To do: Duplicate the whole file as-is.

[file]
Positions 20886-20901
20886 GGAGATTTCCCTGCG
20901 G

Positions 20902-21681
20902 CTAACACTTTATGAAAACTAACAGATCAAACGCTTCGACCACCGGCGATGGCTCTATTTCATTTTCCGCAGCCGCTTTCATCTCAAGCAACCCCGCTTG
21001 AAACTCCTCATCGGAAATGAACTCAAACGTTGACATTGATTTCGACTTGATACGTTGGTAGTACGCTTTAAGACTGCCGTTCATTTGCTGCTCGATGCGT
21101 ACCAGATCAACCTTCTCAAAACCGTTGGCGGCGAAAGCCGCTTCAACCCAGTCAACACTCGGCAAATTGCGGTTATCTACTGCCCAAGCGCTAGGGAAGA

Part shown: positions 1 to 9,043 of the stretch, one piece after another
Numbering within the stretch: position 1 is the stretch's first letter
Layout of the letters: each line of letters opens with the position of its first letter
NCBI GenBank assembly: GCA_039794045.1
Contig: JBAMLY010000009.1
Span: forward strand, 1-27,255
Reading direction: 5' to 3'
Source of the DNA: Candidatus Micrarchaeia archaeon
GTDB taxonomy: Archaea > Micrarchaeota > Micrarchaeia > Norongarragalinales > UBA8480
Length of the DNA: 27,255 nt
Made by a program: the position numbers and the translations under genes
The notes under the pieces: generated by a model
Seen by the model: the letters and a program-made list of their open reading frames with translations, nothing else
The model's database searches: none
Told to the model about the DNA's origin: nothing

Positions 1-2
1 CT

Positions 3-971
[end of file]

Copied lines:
Positions 20886-20901
20886 GGAGATTTCCCTGCG
20901 G

Positions 20902-21681
20902 CTAACACTTTATGAAAACTAACAGATCAAACGCTTCGACCACCGGCGATGGCTCTATTTCATTTTCCGCAGCCGCTTTCATCTCAAGCAACCCCGCTTG
21001 AAACTCCTCATCGGAAATGAACTCAAACGTTGACATTGATTTCGACTTGATACGTTGGTAGTACGCTTTAAGACTGCCGTTCATTTGCTGCTCGATGCGT
21101 ACCAGATCAACCTTCTCAAAACCGTTGGCGGCGAAAGCCGCTTCAACCCAGTCAACACTCGGCAAATTGCGGTTATCTACTGCCCAAGCGCTAGGGAAGA

Part shown: positions 1 to 9,043 of the stretch, one piece after another
Numbering within the stretch: position 1 is the stretch's first letter
Layout of the letters: each line of letters opens with the position of its first letter
NCBI GenBank assembly: GCA_039794045.1
Contig: JBAMLY010000009.1
Span: forward strand, 1-27,255
Reading direction: 5' to 3'
Source of the DNA: Candidatus Micrarchaeia archaeon
GTDB taxonomy: Archaea > Micrarchaeota > Micrarchaeia > Norongarragalinales > UBA8480
Length of the DNA: 27,255 nt
Made by a program: the position numbers and the translations under genes
The notes under the pieces: generated by a model
Seen by the model: the letters and a program-made list of their open reading frames with translations, nothing else
The model's database searches: none
Told to the model about the DNA's origin: nothing

Positions 1-2
1 CT

Positions 3-971